It’s never been more important to optimise your marketing around the user’s needs.
If your user’s needs aren’t central to strategy tactical marketing activities can fail to provide reasonable or measurable return on investment. In this article, we’re going to explain how this works in relation to websites and give you a series of tips as to how this way of thinking can work for you.
When thinking about marketing tactics that can increase online conversions, the following can be invaluable:
- Search engine optimisation (SEO)
- Social media marketing
- Email marketing
- A well-designed website
- Website optimised for mobile
However, if goals aren’t defined and the user’s needs are poorly prioritised activity can fall short of expectations . Before committing to any tactical activity, ask yourself the following question:
What do our users want from us online?
Usually, this can be broken down into three main areas:
1. Relevant information/products/services
Once a user has realised their need for your product or service, it’s essential to understand the contributing factors behind this catalyst moment. This insight is part of the story here, as the wider context surrounding this realisation is what can shape your tactical marketing.
We believe in also understanding:
- Why the user wants/needs your information/products/services
- What the context is surrounding their want/need
- How the user will fulfill their want/need
Companies can better understand their audiences by: doing customer satisfaction research, using online surveys, speaking with their own staff and examining their website’s Analytics data.
Let’s illustrate why this is important by applying it to an example:
John is visiting Cambridge doesn’t know the area well. He’s meeting with friends and the group now need to find somewhere to eat. John takes his mobile, and searches online for ‘5 * Italian Restaurants Cambridge’. He clicks on a result returned by Google, but the website takes a long time to load and isn’t optimised for mobile. Instead of an easy-to-use website, he’s presented with a big picture and a long paragraph about the history of the restaurant building.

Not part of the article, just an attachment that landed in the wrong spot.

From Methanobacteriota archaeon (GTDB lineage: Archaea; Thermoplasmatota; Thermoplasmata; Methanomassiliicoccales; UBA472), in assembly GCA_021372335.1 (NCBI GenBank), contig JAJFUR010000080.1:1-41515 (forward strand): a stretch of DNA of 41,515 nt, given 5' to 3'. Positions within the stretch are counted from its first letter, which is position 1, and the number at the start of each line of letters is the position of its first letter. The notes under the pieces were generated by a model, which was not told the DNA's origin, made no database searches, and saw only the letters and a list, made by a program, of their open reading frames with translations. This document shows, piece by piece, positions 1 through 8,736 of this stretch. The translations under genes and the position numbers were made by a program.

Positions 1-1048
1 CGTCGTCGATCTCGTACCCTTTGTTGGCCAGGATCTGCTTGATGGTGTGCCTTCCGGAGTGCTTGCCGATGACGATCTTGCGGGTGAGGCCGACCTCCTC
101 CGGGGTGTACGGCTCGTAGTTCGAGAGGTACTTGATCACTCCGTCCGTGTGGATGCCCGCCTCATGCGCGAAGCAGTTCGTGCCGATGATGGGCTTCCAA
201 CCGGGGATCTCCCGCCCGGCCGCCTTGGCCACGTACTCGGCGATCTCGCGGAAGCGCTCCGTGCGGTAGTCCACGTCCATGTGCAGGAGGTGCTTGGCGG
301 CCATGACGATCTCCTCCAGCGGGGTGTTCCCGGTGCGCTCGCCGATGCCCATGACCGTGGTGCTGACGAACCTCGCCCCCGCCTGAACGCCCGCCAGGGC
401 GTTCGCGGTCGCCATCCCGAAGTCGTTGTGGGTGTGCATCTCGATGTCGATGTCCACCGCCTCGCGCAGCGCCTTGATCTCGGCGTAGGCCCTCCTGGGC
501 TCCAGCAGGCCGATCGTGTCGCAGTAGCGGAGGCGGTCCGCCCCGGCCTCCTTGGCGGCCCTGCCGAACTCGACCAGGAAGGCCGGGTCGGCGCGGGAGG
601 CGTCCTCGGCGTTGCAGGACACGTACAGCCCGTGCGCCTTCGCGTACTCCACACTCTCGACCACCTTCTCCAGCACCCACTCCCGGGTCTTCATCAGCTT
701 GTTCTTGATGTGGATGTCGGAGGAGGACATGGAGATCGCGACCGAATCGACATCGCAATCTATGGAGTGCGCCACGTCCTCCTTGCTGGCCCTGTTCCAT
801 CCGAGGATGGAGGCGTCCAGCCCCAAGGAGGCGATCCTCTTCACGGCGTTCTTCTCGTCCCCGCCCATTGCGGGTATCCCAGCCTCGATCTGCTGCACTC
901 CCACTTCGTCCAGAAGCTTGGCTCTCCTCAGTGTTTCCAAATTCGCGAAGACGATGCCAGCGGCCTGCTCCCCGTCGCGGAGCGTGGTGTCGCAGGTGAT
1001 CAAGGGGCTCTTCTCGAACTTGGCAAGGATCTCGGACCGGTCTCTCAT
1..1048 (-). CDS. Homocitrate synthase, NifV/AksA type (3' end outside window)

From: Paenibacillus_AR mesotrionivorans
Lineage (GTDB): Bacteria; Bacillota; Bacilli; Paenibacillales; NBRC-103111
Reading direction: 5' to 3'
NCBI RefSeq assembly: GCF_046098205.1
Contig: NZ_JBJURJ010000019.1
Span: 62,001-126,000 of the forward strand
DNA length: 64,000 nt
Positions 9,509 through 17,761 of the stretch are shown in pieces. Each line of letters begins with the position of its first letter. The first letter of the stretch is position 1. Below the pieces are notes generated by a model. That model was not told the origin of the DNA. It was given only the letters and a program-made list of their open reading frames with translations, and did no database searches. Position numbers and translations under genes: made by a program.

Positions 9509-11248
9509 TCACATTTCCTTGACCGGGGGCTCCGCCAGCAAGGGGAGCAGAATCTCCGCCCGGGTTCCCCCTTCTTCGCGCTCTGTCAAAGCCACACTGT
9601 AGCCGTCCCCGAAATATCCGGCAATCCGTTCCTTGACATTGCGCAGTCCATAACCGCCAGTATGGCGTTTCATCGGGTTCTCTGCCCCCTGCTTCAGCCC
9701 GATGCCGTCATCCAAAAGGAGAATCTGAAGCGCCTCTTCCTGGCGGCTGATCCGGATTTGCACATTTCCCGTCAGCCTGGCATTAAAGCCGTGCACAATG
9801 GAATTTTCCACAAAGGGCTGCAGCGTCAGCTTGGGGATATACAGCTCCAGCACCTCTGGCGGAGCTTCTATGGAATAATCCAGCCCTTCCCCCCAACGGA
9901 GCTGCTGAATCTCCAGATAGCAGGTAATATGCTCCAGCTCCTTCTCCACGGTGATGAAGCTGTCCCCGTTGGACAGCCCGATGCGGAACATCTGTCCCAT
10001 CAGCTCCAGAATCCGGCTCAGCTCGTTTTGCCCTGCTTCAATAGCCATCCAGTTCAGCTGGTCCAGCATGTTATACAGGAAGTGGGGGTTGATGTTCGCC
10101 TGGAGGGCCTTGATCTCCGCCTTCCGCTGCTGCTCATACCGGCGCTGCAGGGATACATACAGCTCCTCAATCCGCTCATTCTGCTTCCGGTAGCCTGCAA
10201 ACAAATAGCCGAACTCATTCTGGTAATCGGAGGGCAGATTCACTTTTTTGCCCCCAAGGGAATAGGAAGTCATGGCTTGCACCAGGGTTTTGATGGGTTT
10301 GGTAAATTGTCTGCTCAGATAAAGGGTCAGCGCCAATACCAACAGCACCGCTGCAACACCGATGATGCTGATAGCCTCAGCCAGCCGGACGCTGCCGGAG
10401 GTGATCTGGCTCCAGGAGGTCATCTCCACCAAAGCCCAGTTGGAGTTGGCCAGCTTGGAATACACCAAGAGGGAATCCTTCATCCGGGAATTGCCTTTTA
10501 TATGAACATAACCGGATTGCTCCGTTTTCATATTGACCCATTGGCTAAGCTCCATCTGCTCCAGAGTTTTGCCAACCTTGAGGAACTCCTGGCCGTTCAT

Even if this restaurant served the best food in town, they’ve lost John’s custom because he couldn’t readily get what he needed. He goes back to Google and clicks on the next result. He is directed to a responsive website with a clear 5 * review at the top of the page. Below this are: the opening times, the address, and a click to call button. John simply presses this button, calls the restaurant, books a table and has a great evening with his friends.
So, what does this example show us?
The second restaurant understood the context of mobile visitors to their site. Typically, these users’ are out and about and are looking for somewhere to eat there and then. As such, they want to know: the food is good, where the restaurant is, when it is open and how to make contact.
The first restaurant hadn’t considered their mobile user. Despite appearing higher up in Google, they lost John’s business because his needs weren’t met.
Local internet accounts for 40% of all mobile searches
This is a powerful statistic for local businesses. Mobile internet is a channel of engagement that just didn’t exist to this extent even four years ago. The enormous penetration of smart phones, combined with our expectations as consumers, means that local businesses must adapt to take advantage of this opportunity.
If meeting the needs of the user is integral to growing online conversions, timing is everything. Just as in the offline world, we can have a very short window to make the right impression when people visit our website. Generally, the way in which we browse the internet has meant that users have a fairly short attention span. So, present users with too many obstacles and they will leave your site in favour for another.
Keeping it simple is essential when it comes to championing the user’s needs. This is where great content, design and technical functionality can come together to clearly display relevant information/products/services, or signpost to where the user can go to learn more.
Most people using the internet appreciate good housekeeping. Therefore, without being well built and fast to load even a website filled with relevant information/products/services, won’t convert. Therefore, poor navigation, or an inability to search on-site, can result in users leaving your site because they can’t get what they want. User persona research and usability testing is essential for brands looking to improve users’ online experience. Ultimately, both operations will iron out any issues that might slow down your process.
What are the challenges?
Determining user needs can be challenging if a company serves multiple user groups with differing objectives, contexts and ways of accessing information. It’s difficult to be all things to all people. But, this is where insight into audience profiles comes into its own. By understanding each group and what drives them, companies can organise their online presence to reflect each segment. A well-defined navigation system and user-centered online signposting can provide users from each group with the online experience they want.
A good example of this is the Natural History Museum’s website. This site is used by: academics, teachers, parents and young children. Thorough user profiling and testing has resulted in a balanced site that meets the user’s needs, as well as the organisation’s objectives.
To lean more about how your customers are operating online get in touch with Mackamn on 01787 388038, or by emailing firstname.lastname@example.org.